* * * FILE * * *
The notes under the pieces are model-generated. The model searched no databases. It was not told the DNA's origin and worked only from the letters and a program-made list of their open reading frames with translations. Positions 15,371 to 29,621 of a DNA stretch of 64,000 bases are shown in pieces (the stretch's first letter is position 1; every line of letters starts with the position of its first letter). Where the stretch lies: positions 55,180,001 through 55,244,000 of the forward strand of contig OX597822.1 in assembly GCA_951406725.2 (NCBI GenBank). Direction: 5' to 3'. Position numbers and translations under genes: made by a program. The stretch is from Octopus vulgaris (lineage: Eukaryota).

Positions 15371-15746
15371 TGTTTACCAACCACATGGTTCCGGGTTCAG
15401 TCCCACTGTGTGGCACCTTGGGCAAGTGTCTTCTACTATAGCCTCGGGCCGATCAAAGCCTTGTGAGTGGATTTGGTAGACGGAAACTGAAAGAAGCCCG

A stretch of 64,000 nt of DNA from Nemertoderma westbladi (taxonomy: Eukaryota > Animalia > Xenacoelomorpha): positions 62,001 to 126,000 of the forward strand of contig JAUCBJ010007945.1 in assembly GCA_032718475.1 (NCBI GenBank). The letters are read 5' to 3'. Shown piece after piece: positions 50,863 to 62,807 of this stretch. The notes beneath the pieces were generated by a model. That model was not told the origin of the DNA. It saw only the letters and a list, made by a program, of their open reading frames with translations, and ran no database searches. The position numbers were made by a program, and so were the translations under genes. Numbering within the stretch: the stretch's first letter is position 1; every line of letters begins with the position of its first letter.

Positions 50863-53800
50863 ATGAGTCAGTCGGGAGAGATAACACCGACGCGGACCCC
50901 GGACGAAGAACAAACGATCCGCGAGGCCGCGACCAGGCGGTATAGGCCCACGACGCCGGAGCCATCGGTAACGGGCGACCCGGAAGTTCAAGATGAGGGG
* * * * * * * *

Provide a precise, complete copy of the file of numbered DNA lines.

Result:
The notes under the pieces are model-generated. The model searched no databases. It was not told the DNA's origin and worked only from the letters and a program-made list of their open reading frames with translations. Positions 15,371 to 29,621 of a DNA stretch of 64,000 bases are shown in pieces (the stretch's first letter is position 1; every line of letters starts with the position of its first letter). Where the stretch lies: positions 55,180,001 through 55,244,000 of the forward strand of contig OX597822.1 in assembly GCA_951406725.2 (NCBI GenBank). Direction: 5' to 3'. Position numbers and translations under genes: made by a program. The stretch is from Octopus vulgaris (lineage: Eukaryota).

Positions 15371-15746
15371 TGTTTACCAACCACATGGTTCCGGGTTCAG
15401 TCCCACTGTGTGGCACCTTGGGCAAGTGTCTTCTACTATAGCCTCGGGCCGATCAAAGCCTTGTGAGTGGATTTGGTAGACGGAAACTGAAAGAAGCCCG

A stretch of 64,000 nt of DNA from Nemertoderma westbladi (taxonomy: Eukaryota > Animalia > Xenacoelomorpha): positions 62,001 to 126,000 of the forward strand of contig JAUCBJ010007945.1 in assembly GCA_032718475.1 (NCBI GenBank). The letters are read 5' to 3'. Shown piece after piece: positions 50,863 to 62,807 of this stretch. The notes beneath the pieces were generated by a model. That model was not told the origin of the DNA. It saw only the letters and a list, made by a program, of their open reading frames with translations, and ran no database searches. The position numbers were made by a program, and so were the translations under genes. Numbering within the stretch: the stretch's first letter is position 1; every line of letters begins with the position of its first letter.

Positions 50863-53800
50863 ATGAGTCAGTCGGGAGAGATAACACCGACGCGGACCCC
50901 GGACGAAGAACAAACGATCCGCGAGGCCGCGACCAGGCGGTATAGGCCCACGACGCCGGAGCCATCGGTAACGGGCGACCCGGAAGTTCAAGATGAGGGG